A recent column in the Lawrence Journal-World questioned what Kansas University does to highlight the accomplishments of its distinguished professors. As a distinguished professor myself, I want to take this opportunity to detail how KU supports its top faculty.
It goes without saying that KU is proud of its distinguished professors. They enhance the educational experiences of our students, conduct cutting-edge research in dozens of fields and provide services that benefit the people of Kansas.
KU wants to highlight these individuals. Dozens of times throughout the year, KU issues news releases about their accomplishments, publishes articles in the Oread, KU's campus newsletter, and proposes stories to media outlets directly.
Now, whether the accomplishments of these first-rate academics and researchers are covered in the local newspaper or on TV is beyond the power of KU to decide.
But other than seeking coverage for distinguished faculty in the sometimes fickle media, KU has a number of other, more concrete ways it supports these professors.
The KU administration directs funds from KU Endowment to provide additional compensation to recruit and retain these highly sought-after faculty.
Additionally, many distinguished professors receive unrestricted research funding from endowments in order to pursue projects and research that advances the boundaries of knowledge in their fields. This knowledge can then be shared with students and other researchers, further spreading the benefits of having such outstanding faculty on campus.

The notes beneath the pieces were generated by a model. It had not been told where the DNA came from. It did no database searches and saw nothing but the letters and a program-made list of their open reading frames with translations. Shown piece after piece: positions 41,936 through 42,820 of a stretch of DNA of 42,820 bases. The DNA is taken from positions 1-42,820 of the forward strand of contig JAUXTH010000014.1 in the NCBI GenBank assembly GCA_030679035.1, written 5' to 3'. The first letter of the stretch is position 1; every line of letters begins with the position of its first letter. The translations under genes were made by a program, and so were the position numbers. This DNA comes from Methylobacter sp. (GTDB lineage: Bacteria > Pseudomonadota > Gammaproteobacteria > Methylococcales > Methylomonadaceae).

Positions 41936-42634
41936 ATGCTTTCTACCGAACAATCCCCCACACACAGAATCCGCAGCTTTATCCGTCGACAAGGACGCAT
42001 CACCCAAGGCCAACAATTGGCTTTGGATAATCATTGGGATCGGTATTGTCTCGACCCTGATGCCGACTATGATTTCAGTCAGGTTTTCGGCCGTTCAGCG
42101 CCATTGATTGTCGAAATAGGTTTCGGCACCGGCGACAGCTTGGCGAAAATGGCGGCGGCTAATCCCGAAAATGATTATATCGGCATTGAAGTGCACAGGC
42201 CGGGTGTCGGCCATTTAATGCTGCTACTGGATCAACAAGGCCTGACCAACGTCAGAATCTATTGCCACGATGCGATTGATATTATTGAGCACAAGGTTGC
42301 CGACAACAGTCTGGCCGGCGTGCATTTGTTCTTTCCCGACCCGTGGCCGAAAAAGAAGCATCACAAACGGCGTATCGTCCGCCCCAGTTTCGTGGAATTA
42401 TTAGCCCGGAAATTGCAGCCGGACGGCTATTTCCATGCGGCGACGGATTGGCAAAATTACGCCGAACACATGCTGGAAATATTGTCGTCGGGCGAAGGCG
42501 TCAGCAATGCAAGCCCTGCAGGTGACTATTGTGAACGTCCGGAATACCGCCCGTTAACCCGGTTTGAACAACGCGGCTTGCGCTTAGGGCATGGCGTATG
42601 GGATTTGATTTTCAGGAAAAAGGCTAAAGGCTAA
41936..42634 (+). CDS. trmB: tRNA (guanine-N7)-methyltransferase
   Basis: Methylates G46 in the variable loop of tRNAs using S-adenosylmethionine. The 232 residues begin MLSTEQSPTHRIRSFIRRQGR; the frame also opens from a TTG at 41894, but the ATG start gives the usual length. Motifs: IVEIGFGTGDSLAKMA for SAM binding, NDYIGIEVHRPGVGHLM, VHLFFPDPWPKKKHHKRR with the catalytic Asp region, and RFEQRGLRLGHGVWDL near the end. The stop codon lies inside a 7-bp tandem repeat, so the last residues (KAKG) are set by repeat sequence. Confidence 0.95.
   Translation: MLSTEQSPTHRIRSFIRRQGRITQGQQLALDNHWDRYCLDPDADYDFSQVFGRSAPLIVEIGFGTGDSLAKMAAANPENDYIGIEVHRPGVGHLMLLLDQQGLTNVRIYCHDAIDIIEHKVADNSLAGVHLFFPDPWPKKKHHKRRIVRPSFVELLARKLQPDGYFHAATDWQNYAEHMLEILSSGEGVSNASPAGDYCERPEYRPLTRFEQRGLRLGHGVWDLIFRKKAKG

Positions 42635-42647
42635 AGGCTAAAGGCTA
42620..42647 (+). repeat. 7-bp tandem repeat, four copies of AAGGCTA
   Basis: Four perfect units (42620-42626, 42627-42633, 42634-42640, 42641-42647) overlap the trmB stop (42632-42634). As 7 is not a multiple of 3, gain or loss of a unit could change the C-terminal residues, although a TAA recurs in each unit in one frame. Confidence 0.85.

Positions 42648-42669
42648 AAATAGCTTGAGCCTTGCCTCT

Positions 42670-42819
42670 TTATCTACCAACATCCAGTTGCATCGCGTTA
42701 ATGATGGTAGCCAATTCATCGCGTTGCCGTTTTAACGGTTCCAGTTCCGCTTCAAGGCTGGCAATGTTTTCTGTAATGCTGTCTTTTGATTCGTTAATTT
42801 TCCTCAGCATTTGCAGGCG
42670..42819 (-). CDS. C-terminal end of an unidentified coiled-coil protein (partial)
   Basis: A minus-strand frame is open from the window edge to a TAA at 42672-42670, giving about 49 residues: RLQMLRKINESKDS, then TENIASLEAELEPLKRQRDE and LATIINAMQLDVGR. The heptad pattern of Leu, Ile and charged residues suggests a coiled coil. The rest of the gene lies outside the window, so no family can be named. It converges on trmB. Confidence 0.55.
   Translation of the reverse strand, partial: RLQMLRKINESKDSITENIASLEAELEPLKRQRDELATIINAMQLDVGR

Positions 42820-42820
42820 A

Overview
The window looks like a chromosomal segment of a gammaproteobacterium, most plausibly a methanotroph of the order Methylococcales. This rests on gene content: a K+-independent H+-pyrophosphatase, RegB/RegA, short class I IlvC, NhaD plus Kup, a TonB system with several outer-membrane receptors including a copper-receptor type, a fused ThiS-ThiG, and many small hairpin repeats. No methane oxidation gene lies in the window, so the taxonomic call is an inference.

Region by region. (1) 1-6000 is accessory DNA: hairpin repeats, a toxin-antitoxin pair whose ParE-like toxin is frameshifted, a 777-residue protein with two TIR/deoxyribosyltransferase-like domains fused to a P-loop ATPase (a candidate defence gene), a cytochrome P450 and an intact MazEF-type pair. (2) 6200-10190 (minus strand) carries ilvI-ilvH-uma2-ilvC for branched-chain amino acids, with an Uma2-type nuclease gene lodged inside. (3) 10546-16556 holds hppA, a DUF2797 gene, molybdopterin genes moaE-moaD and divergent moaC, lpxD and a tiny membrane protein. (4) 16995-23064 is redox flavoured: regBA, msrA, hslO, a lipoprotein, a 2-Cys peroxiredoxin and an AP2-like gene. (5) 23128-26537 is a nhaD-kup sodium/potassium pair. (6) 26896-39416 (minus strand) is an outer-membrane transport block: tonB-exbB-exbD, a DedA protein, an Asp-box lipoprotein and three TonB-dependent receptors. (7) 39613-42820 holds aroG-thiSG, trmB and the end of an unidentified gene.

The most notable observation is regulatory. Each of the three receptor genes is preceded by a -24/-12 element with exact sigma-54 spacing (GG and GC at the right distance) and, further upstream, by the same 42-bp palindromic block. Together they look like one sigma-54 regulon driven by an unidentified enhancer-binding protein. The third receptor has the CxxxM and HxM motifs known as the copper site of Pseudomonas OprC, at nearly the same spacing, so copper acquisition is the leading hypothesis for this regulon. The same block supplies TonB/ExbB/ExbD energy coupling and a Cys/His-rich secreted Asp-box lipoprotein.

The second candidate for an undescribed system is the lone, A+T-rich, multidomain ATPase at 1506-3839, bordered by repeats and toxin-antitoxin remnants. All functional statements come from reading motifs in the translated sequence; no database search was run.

All told, these financial commitments to distinguished professors total more than $2 million a year, but they're worth it because of the benefits that accrue from having world-class faculty at KU.
I'm thrilled to see that the Journal-World has a desire to provide greater coverage of KU's academic achievements, as well as its athletic accomplishments. Indeed, I'd like to suggest that the newspaper devote a section each day to academics, just as it devotes a section to sports.
If that isn't feasible, then perhaps a weekly feature on one of the 64 distinguished professors at KU would be in order. Additionally, each new distinguished professor gives a public "inaugural lecture" on campus, which provides another opportunity for news coverage.
I know KU would be more than happy to provide information on these individuals, and given the publisher of the Journal-World's stated interest, we would relish seeing the newspaper provide a forum for highlighting these academic top-performers in the same manner that our athletic performers are rightfully spotlighted.